My project is to try to decipher the signalling that regulates mitophagy. I’m focused on how cells remove damaged mitochondria and how this quality control mechanism is regulated. If you think about it, cells are full of components and compartments. Each cell is like an extremely messy, busy city. But how do cells decide to clear away one specific part like mitochondria? Which signals do cells use to share when mitochondria have to be removed and how much should be eliminated? These complex signalling mechanisms aren’t yet well understood. I’d like my PhD to contribute to answering some of these questions. If we want to figure out mitophagy’s implications in human health and potentially develop new therapeutics, then understanding how it is regulated in cells and tissues is fundamental.
Right now I’m developing techniques that will allow me to study what we call the mitochondrial ‘eat me’ signature. And, how these ‘eat me’ signals are regulated. The signals are proteins that mark mitochondria to be eaten by the cell’s autophagy machinery. The approach I am establishing aims to identify which proteins are recruited to the mitochondrial surface when it is about to be destroyed. From there, I’ll try to figure out which ones are essential to the process of mitophagy. We already know cells have developed self-protection protocols executed by signalling pathways. What we are trying to crack is the emergency pathways that ensure cells remove damaged mitochondria before it is too late.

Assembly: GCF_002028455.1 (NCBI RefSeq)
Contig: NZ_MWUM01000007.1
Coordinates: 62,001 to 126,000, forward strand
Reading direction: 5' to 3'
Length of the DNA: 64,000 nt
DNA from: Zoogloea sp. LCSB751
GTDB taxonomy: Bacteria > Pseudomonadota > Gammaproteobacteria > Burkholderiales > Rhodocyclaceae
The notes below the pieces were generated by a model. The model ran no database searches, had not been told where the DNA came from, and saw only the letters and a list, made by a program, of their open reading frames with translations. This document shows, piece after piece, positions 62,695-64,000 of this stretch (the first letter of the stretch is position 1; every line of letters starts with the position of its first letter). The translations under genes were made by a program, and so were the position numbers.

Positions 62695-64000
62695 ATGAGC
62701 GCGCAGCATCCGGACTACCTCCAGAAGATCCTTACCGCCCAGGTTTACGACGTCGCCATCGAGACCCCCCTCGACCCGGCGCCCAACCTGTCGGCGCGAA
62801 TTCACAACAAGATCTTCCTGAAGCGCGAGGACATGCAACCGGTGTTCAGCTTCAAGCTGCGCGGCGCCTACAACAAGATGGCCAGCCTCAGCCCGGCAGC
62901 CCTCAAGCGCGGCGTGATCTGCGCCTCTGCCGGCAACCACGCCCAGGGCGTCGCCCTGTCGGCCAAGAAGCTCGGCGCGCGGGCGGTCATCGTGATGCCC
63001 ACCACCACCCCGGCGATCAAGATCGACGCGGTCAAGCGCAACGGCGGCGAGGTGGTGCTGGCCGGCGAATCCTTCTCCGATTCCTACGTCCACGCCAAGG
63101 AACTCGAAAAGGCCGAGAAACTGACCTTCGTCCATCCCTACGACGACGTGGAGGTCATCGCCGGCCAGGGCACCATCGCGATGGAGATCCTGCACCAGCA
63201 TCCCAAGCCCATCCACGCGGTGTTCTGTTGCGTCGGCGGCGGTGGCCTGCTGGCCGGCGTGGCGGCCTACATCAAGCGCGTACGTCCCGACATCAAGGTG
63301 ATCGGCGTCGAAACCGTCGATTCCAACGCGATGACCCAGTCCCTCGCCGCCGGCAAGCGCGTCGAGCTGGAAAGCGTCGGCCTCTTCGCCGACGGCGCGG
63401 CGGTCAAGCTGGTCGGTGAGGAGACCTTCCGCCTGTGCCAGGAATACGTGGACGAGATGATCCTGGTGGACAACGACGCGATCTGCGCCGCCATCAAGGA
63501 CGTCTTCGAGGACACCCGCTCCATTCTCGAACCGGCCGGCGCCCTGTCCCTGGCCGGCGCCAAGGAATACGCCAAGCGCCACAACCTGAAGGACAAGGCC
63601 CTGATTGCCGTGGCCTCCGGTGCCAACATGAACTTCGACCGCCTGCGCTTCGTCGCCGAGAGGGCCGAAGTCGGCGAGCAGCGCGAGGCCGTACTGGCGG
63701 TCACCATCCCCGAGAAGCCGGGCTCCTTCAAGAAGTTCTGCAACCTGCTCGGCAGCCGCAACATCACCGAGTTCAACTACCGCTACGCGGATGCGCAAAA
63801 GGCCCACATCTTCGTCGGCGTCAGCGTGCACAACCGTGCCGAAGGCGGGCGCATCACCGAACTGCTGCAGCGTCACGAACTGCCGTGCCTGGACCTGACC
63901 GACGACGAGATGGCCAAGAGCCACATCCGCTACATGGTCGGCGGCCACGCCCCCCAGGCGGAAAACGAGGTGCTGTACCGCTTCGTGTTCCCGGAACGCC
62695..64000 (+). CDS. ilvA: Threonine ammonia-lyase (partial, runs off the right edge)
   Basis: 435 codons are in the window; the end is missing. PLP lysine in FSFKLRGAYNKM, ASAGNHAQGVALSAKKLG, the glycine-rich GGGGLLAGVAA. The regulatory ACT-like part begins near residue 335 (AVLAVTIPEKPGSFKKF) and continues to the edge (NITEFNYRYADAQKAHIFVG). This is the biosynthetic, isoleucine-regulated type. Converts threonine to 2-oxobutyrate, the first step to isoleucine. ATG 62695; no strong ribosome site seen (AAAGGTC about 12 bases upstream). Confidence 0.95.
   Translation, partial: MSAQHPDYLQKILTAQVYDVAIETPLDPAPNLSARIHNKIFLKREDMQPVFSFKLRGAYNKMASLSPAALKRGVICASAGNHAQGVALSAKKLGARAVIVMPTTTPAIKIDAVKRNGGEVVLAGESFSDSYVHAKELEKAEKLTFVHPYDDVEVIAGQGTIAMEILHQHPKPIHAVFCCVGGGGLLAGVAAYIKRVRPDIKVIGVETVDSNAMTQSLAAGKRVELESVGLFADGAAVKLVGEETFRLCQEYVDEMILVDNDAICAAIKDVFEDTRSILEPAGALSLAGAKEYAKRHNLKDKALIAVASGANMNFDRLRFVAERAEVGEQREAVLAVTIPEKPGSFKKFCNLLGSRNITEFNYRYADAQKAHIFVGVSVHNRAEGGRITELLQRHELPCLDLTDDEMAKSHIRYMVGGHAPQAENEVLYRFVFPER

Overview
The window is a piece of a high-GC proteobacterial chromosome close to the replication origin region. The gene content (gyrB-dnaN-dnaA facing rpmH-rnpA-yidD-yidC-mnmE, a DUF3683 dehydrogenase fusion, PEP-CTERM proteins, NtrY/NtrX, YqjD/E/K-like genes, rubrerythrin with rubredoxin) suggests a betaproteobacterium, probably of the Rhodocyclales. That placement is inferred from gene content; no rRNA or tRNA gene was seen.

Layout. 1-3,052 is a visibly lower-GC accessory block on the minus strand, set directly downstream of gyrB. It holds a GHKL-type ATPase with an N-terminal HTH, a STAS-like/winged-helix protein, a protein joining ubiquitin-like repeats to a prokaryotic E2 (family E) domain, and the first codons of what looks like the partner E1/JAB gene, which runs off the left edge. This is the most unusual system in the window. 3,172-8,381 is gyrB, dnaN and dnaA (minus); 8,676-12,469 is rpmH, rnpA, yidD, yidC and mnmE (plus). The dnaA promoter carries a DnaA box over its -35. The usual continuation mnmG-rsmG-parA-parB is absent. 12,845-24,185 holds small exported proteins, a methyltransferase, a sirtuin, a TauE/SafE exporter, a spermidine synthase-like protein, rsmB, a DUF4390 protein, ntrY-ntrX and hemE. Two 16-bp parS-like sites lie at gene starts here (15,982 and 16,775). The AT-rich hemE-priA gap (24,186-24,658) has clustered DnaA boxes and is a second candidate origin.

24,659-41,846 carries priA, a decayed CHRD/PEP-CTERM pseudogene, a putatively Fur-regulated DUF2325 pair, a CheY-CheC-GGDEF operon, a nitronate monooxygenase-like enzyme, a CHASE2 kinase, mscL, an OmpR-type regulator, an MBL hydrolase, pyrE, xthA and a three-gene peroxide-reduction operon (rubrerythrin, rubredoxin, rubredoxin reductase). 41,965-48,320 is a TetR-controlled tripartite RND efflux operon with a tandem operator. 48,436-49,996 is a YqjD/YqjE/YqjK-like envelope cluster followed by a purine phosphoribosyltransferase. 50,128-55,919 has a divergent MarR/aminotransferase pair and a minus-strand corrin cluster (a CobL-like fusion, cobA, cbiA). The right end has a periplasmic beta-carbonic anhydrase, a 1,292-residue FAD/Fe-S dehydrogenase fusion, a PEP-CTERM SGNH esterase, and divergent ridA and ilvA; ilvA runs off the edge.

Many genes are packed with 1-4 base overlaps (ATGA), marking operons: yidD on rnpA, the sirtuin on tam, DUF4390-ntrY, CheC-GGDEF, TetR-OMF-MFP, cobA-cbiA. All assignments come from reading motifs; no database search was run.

The potential for what we could do with the tools that Ian is developing is incredible. In 2013 the lab published an assay that measures mitophagy. It’s now called the mitochondria Quality Control or mito-QC reporter. Using it we can assess mitophagy both in vitro and in vivo. It uses two fluorescent proteins that come from jellyfish, one is red and one is green. You can clearly see the colours they make using a microscope and this means you can measure the amount of mitophagy going on. The fluorescence illuminates the entire network of the mitochondria so you can also see its shape. With an assay like this you have so many possible approaches to measure activity. I think we are on the crest of a wave in the sense that now we are going to find out more using this assay. If we want to figure out mitophagy’s implications in human health and potentially develop new therapeutics then understanding how it is regulated in cells and tissues is fundamental, my aim is to contribute to that knowledge.